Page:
Marijuana Caramel Recipe
Category: Recipes | Posted on Wed, November, 28th 2012 by THCFinder
Marijuana Caramel Recipe
1 tablespoon vanilla
2 1/4 cups brown sugar
one (14 ounce) can of sweetened and condensed milk
2 1/4 cups brown sugar
a pinch of salt
1 cup of marijuana butter
Method to the Madness:
This incredible medical marijuana recipe produces a soft and chewy Caramel with an incredibly creamy and smooth texture. With only a few ingredient needed to complete this recipe, the novice cook can entertain that they are a skilled 5-star Michelin Chef. Once you have mastered creating these bite-size treats… you can cut them into any shape or size that fits your fancy.
To start, heat your pan at a relatively low temperature (higher temps. may decrease THC and cannabinoid potency) and add the medicated butter. Once the cannabis-infused butter has melted, add your brown sugar and salt. Stir this combination until its completely mixed. Gradually add your sweetened and condensed milk; making sure to stir constantly while removing all the clumps. When preparing these medicated treats, please make sure to use a medium to low heat, as there are several heat sensitive elements involved.
Preheat your oven to 245°F, then once ready, these tasty treats will be ready in about 12 to 15 min. or as the Caramel begins to harden. Keep your eye on the stove and just make sure not to overheat or the caramel will burn. Once you have a solid ball of medicated Caramel, remove it from the heat, and stir in your pre-measured vanilla extract. Placing your treats in a Pyrex dish to cool… will allow you the perfect medium for slicing and dicing your new treats and placing them on waxed paper.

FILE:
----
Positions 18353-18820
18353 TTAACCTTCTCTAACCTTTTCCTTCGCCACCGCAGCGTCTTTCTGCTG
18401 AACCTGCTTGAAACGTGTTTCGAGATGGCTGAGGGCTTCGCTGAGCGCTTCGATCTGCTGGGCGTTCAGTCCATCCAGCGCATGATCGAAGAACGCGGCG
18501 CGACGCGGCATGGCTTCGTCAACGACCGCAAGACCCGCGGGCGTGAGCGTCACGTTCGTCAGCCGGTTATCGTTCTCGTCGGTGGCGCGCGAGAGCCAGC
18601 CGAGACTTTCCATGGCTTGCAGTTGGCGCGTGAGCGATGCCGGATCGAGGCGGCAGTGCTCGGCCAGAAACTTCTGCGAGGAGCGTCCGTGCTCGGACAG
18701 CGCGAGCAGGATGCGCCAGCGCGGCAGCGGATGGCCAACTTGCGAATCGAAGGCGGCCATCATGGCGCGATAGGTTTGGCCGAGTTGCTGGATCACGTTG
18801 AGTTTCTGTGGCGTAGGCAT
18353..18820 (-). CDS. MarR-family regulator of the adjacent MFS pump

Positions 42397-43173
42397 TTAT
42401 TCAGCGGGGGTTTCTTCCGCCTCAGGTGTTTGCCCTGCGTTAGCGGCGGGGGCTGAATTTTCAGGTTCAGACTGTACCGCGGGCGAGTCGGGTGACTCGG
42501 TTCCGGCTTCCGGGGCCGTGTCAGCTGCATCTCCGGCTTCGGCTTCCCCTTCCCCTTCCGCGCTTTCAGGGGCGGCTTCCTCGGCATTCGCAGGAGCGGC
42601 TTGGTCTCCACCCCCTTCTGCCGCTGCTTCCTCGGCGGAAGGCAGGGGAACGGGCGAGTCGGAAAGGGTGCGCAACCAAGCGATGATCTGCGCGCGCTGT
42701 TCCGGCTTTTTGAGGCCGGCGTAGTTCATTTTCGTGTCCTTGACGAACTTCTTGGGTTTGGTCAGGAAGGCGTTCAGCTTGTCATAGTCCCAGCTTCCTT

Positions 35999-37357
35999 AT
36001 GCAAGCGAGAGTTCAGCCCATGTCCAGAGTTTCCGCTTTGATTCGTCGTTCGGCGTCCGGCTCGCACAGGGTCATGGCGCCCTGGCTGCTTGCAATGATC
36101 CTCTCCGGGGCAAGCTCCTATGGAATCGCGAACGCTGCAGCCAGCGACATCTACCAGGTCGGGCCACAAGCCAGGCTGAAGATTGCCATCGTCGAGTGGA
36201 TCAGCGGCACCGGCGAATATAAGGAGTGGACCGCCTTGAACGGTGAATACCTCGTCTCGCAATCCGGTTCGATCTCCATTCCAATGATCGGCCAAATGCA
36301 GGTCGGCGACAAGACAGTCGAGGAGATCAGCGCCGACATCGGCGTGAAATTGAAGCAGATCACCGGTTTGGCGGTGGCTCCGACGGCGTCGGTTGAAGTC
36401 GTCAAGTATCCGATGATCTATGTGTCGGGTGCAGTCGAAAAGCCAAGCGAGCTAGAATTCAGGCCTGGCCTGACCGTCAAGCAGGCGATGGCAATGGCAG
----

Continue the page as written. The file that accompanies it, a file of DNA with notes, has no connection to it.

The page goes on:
Having a sweet-tooth, these caramels are some of my husband’s favorite ways to medicate. After experimenting with several different types of medicated baked goods, it is my opinion that my marijuana butter often works best in this recipe as compared to a traditional CannaButter. As a matter of personal taste, when they are still soft and have been cut, I like to sprinkle them with a little kosher salt to counter-balance the sweetness.
If I’m feeling adventurous and have the time…. I will occasionally give them a quick dip in chocolate as well. The combination of kosher salt and chocolate, on top of my medicated caramels is a treat for any . If you’re feeling creative you can also throw on different types of chopped fruits… apricots, raisins, or cranberries. Smoke a bowl and let your imagination fly…
N. J. patients hopeful the last hurdle has been cleared for medical marijuana
Category: Medical Marijuana | Posted on Wed, November, 28th 2012 by THCFinder
New Jersey health officials were upbeat on the day they announced that they were creating a long-awaited patient registry allowing seriously ill people to receive medical marijuana.
Within a couple of weeks, they predicted, eligible patients would be able to buy marijuana from the state's first dispensary, Greenleaf Compassion Center.
That was more than three months ago.
Patients say they have encountered mostly silence since then as they have waited anxiously for the call saying the nonprofit dispensary in Montclair, Essex County, is open for business.